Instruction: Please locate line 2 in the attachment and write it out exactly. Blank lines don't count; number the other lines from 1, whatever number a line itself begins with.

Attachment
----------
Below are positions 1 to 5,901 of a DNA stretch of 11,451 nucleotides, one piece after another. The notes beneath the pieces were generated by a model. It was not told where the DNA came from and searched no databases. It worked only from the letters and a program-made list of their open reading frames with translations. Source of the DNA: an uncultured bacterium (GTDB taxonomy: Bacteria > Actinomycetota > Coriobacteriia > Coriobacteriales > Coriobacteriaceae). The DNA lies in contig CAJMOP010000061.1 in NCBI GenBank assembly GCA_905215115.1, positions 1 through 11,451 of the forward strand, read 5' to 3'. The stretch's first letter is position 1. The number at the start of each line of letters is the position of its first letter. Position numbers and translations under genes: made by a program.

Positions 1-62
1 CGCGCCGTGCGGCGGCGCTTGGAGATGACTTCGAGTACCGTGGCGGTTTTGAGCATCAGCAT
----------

Positions 1-62